US lifts China ‘currency manipulator’ tag ahead of trade deal


The US Treasury department has dropped the designation of China as a currency manipulator in a gesture that aims to ease tensions with Beijing ahead of this week’s signing of a deal to halt their trade war.

“China has made enforceable commitments to refrain from competitive devaluation, while promoting transparency and accountability,” said Steven Mnuchin, Treasury secretary, citing the broader agreement the administration has secured with China on trade. 

The move reverses last summer’s controversial decision to tag China with the label of currency manipulator, when relations between Washington and Beijing deteriorated sharply. 

In its latest report to Congress on the exchange rate policies of the country’s trading partners, the Treasury department said that China had “agreed to publish relevant information related to exchange rates and external balances”. 

Liu He, China’s vice-premier, is due in Washington this week to participate in a ceremony to sign the trade deal at the White House with US officials, an event that is also expected to feature an appearance by Donald Trump, the US president. The deal is set to include a currency chapter that commits Beijing to not engaging in competitive devaluations.

It could point to a more lasting truce between the world’s two largest economies, since it settles one of China’s biggest sources of irritation with Washington. 

The renminbi had been steadily depreciating against the dollar over the course of the trade war, offsetting the impact of US tariffs and irking US officials. It began appreciating in recent months as the two countries sought a settlement and has swept higher in recent days, buoyed by this week’s planned signing.

The Treasury came under heavy criticism for labelling China a currency manipulator in the first place, with former US officials saying it was a political move to punish Beijing and put pressure on its trade negotiators. The label does not carry any specific consequences such as sanctions or tariffs. 

Nonetheless, the decision to revoke the designation could face a backlash from China hawks on Capitol Hill who have been pleading for the Treasury to keep the pressure up on Beijing.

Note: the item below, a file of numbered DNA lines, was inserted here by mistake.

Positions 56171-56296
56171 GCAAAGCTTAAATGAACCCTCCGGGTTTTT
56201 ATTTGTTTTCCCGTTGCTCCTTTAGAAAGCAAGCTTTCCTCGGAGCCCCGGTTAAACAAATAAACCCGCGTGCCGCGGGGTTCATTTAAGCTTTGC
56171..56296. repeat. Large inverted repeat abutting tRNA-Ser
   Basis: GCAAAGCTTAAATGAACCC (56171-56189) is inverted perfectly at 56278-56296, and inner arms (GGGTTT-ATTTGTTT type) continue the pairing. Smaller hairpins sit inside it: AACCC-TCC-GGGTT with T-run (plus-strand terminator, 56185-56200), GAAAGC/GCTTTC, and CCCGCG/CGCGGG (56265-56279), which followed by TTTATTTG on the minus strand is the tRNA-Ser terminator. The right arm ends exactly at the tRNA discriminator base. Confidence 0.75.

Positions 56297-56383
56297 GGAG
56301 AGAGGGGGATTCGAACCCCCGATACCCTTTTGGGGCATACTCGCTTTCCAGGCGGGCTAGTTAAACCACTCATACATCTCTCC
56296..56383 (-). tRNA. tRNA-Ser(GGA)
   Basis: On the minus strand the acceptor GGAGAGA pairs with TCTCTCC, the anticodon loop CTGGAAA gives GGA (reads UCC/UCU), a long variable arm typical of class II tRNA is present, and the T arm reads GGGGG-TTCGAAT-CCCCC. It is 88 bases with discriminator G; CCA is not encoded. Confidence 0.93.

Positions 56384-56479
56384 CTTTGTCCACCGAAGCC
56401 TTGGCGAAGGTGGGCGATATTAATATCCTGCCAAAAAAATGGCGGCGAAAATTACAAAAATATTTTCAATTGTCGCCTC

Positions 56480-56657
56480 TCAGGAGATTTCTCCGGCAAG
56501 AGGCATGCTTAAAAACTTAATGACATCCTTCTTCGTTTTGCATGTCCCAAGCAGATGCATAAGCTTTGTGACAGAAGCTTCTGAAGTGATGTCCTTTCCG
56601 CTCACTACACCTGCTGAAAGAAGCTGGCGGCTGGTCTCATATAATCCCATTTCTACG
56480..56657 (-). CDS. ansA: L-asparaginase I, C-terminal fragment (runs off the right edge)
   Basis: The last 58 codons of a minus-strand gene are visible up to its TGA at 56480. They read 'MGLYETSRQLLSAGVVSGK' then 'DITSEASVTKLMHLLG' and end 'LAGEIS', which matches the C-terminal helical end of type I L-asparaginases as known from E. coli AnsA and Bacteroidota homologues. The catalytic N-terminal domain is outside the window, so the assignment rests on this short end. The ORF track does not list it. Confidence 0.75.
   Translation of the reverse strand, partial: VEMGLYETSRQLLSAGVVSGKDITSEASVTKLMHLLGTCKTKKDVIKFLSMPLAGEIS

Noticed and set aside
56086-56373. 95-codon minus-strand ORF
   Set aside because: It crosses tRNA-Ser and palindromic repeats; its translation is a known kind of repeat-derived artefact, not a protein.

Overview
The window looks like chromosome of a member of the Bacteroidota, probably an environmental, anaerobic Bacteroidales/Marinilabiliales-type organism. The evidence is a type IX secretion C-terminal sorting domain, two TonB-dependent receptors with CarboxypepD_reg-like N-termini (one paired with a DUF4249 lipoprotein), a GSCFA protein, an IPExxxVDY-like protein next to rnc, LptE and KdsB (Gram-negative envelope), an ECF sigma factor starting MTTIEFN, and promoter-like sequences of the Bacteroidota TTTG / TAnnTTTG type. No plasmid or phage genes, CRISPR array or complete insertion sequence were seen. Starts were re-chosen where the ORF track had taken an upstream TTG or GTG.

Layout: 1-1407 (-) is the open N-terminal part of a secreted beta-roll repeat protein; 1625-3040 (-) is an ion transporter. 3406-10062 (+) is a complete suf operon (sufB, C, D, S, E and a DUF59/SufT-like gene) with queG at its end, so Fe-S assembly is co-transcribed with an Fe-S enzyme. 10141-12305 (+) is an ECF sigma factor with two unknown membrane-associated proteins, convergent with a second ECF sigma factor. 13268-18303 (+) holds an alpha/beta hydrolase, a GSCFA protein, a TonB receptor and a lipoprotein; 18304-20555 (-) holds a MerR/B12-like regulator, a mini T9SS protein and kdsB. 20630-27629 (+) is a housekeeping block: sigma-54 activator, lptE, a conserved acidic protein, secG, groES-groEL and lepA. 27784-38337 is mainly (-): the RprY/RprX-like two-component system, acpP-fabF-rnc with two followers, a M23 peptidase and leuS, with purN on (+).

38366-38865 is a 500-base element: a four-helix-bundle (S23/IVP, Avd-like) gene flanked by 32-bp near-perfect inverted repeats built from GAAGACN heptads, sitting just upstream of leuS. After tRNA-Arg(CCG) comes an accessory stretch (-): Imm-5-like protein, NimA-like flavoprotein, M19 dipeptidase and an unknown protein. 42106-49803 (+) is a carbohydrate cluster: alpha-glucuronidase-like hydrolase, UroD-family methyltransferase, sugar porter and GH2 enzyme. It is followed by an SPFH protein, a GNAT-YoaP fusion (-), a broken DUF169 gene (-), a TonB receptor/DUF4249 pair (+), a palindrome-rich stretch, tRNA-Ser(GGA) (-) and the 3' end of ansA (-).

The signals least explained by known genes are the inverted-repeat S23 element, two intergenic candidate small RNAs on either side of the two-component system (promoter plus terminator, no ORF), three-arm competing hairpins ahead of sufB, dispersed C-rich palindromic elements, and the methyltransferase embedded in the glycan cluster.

“I have seen the effects of Chinese currency manipulation first hand in Wisconsin,” said Senator Tammy Baldwin, a Democrat, who co-sponsored legislation last year designed to lower the value of the dollar by discouraging foreign purchases of US assets. “It takes the form of lost jobs, closed factories, and stagnant wages.”

By removing the “currency manipulator” label now, the White House has locked in a “flawed” exchange rate, she said. “President Trump is wrong to reward China for years of creating an uneven playing field for America workers.”

“China is a currency manipulator — that is a fact,” said Chuck Schumer, leader of the Democrats in the Senate.

Though it no longer labels it a currency manipulator the Treasury’s report to Congress left China on its “monitoring list” of trading partners that merit close attention for their currency practices, along with Germany, Ireland, Italy, Japan, Korea, Malaysia, Singapore, Vietnam and Switzerland.

Brad Setser, another Obama-era Treasury official, now at the Council on Foreign Relations, said that the effectiveness of the agreement with Beijing on transparency would depend on exactly what China has promised to reveal. Data from China’s central bank on foreign exchange purchases no longer map to international data as well as they used to, and it is possible that some of that activity could be hiding on the balance sheets of China’s state-owned banks.

“I fear that the administration will have settled for a disclosure commitment that doesn’t actually increase disclosure that much,” said Mr Setser, “and doesn’t actually address some of the growing questions about China’s activities in the foreign exchange market.”

The move by the US administration to drop its designation of China as a currency manipulator comes amid other signs that the two countries are committed to a more peaceful year in their trade relationship. They are also planning to revive a formal economic dialogue, similar to the semi-annual gatherings that took place during previous administrations. 

The trade agreement will pause any escalations in tariffs for the foreseeable future and roll back a small portion of existing US levies in Chinese goods. 

In exchange, China has said it would purchase at least $200bn in US goods, including at least $40bn in American farm products, and has made a number of other pledges on issues ranging from market access for financial services companies to the protection of intellectual property.

However, the “phase one” deal does not address some of the deeper and more thorny sources of economic tensions between Washington and Beijing, including China’s use of industrial subsidies and cybertheft. 

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